The Circuit Attorney has worked with St. Louis County Prosecuting Attorney Wesley Bell and his office to ensure a comprehensive transition plan is in place to handle cases that prioritizes public safety. Effective immediately, Kimberly M. Gardner will end her service as the City of St. Louis Circuit Attorney. Ms. Gardner has been committed to serving the people of the City of St. Louis and has done all she can to ensure a smooth transition. Further inquiries about ongoing cases can be directed to St. Louis County Prosecuting Attorney’s Office
Chris King, a spokesman for the St. Louis County Prosecuting Attorney’s Office, said if the judge and Parson signed off on it, prosecutors from across the area would be ready and able to assist the circuit attorney’s office.

“If we were to hear from the presiding judge and/or the governor that we’re in the right place, you would see a whole lot of prosecutors from a whole lot of jurisdictions — probably tomorrow, as soon as they could get in here — to help,” King said. “We are not alone in wanting to help.”

King said they were not aware Gardner was going to resign Tuesday. He said Bell has been in talks with the presiding judge and the governor’s chief of staff to try and get things sorted out.

The county prosecutor’s office would act as a transition team until Parson appoints a full-time replacement. King said attorneys for the county could start prosecuting cases. The biggest priority would be reopening the city’s warrant office.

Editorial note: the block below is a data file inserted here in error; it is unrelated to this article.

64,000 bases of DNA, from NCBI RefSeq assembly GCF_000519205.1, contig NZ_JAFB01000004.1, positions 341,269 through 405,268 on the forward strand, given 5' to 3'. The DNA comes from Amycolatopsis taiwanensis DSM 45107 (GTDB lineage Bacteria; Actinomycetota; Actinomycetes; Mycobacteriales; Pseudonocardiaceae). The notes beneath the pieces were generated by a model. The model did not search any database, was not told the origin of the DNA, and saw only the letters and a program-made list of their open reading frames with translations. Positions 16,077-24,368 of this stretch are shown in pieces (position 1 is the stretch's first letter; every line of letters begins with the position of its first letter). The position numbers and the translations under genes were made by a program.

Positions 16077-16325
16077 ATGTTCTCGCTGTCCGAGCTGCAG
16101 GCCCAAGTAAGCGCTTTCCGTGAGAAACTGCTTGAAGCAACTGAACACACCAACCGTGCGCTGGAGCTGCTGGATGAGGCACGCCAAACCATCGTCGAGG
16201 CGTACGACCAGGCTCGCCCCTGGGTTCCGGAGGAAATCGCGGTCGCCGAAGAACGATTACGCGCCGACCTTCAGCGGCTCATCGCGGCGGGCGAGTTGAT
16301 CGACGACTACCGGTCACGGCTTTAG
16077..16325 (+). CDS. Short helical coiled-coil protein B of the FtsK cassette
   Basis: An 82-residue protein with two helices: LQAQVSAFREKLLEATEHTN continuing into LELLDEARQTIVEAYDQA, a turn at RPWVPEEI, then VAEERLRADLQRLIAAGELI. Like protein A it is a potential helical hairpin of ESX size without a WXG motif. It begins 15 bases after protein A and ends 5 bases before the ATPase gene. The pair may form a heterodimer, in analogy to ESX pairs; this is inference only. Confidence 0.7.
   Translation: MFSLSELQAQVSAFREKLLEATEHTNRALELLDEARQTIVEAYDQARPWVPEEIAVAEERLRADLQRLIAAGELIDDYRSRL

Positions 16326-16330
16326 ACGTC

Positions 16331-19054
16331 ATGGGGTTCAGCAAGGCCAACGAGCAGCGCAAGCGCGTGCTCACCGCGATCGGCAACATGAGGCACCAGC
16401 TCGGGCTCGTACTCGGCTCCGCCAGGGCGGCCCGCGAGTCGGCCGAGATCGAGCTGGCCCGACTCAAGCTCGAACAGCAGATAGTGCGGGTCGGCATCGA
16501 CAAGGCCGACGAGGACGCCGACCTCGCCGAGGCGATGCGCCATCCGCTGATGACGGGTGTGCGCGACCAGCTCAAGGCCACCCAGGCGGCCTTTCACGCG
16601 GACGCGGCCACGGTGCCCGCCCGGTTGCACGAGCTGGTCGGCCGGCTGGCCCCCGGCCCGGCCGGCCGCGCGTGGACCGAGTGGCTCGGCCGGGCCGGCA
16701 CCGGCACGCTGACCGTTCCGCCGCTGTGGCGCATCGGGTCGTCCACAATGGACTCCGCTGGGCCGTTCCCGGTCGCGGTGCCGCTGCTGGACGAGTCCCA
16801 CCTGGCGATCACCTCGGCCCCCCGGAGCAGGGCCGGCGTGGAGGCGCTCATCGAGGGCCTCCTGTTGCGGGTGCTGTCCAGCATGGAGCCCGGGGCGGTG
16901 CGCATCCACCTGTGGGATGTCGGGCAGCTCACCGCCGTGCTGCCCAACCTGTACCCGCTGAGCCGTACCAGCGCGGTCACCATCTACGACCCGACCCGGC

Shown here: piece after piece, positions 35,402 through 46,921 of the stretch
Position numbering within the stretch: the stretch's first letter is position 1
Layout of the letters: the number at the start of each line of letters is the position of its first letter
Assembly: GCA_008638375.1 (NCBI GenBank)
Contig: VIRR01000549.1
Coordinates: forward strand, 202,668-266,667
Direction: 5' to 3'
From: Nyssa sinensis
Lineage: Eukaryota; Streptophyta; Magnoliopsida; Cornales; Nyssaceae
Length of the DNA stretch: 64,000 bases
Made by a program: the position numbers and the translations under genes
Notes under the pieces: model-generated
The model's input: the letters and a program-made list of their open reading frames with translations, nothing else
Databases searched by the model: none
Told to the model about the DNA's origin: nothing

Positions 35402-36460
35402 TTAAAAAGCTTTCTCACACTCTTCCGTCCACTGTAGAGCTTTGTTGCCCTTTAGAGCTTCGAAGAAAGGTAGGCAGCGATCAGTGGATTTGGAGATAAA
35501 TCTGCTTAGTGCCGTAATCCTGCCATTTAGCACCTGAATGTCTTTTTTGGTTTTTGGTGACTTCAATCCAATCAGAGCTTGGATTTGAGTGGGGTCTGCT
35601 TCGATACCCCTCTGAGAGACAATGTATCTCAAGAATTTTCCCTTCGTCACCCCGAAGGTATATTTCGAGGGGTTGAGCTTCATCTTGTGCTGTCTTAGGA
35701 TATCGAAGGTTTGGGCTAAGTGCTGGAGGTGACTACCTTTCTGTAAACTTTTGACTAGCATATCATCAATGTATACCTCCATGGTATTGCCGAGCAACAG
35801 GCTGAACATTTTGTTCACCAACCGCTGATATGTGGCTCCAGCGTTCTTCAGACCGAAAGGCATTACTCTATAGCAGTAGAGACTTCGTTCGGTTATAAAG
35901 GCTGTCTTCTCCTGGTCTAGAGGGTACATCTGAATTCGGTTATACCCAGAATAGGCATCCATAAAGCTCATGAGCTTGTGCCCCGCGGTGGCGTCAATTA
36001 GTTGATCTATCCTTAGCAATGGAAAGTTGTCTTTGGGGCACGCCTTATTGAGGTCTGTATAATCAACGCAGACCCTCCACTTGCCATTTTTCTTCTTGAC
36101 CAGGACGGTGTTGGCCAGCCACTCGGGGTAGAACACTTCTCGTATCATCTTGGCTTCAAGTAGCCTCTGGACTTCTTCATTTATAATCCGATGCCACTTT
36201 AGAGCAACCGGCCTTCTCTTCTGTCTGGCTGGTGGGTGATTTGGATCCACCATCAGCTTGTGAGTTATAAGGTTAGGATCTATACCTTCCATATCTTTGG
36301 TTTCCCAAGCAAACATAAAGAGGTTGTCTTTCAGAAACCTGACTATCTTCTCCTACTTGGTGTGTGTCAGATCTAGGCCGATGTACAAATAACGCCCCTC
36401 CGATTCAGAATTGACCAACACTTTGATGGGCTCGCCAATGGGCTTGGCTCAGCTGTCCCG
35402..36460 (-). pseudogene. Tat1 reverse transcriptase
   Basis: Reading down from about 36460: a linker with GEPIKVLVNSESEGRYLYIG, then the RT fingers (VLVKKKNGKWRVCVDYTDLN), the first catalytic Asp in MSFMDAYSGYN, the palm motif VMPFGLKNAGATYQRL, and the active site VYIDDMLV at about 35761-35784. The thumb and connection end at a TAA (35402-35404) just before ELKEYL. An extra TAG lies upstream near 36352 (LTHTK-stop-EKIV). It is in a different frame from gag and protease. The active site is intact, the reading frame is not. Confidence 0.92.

“Our goal is to assess the level of need. I think we all understand that we’re in a crisis,” he said. “Our goal is to assess the level of crisis, to update the governor and, of course, the public on what the level of crisis is, how many cases need to be charged. We really want to get an open warrant office in the City of St. Louis, and I know that’s what the police want.”

Cases in the county would not be affected, King said, adding that they’re currently trying two murders in county court, and have quality trial attorneys on deck.

The symbiosis between St. Louis County and City means it’s imperative to help, King said.

“The City of St. Louis’ safety is critical to the safety of St. Louis County,” he said.

Gardner had faced legal battles on numerous fronts via Missouri Attorney General Andrew Bailey’s drive to remove her from office and indirect criminal contempt cases, and a dwindling roster of prosecutors in her office due to resignations. At least one St. Louis judge dubbed it a “rudderless ship of chaos.”

Gardner finally agreed to step down if state lawmakers would drop their push to approve a special prosecutor to handle felony cases in the city.

However, Gardner’s decision to resign in June did little to assuage Bailey. Within minutes of Gardner’s May 4 announcement, the attorney general demanded she leave office immediately.